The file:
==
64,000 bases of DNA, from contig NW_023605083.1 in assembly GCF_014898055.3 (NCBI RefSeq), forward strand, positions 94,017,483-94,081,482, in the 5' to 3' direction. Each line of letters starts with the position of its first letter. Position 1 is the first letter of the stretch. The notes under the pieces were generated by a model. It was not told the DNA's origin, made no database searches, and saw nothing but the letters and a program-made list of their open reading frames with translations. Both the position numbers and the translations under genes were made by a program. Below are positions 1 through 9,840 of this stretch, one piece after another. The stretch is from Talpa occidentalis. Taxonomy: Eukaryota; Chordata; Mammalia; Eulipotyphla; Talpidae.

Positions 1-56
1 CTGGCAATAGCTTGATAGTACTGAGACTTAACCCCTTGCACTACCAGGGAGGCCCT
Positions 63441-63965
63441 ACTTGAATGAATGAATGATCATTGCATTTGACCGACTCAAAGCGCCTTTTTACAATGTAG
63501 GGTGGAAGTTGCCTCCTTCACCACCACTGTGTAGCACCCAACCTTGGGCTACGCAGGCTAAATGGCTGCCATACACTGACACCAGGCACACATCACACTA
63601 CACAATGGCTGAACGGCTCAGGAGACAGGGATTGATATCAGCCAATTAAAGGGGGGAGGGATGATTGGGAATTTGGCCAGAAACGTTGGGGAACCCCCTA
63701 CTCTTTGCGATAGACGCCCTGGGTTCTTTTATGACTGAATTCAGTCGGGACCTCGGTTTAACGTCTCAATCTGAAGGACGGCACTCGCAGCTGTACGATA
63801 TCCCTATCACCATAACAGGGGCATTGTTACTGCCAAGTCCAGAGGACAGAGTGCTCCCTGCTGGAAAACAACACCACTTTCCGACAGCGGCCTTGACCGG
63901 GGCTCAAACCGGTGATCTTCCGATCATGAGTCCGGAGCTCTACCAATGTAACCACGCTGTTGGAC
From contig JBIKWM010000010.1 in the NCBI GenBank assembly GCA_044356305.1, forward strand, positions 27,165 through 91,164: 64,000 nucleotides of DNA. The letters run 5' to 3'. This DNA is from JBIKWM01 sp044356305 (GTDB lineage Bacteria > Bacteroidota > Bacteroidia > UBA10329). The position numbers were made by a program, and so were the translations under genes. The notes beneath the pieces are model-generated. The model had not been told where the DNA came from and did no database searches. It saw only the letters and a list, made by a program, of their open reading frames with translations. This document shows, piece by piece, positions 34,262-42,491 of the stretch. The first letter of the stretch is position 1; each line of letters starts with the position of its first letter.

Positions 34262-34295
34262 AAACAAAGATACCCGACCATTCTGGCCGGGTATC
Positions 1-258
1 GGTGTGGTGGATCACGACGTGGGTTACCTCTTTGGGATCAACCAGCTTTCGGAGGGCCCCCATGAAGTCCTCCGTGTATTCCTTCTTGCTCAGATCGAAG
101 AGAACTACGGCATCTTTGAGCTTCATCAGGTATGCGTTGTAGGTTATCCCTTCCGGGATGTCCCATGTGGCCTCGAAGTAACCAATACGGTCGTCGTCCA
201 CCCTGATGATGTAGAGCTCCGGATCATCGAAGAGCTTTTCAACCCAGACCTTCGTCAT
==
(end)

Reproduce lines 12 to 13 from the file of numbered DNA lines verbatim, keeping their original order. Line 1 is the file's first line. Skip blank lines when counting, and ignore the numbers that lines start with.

Positions 34262-34295
34262 AAACAAAGATACCCGACCATTCTGGCCGGGTATC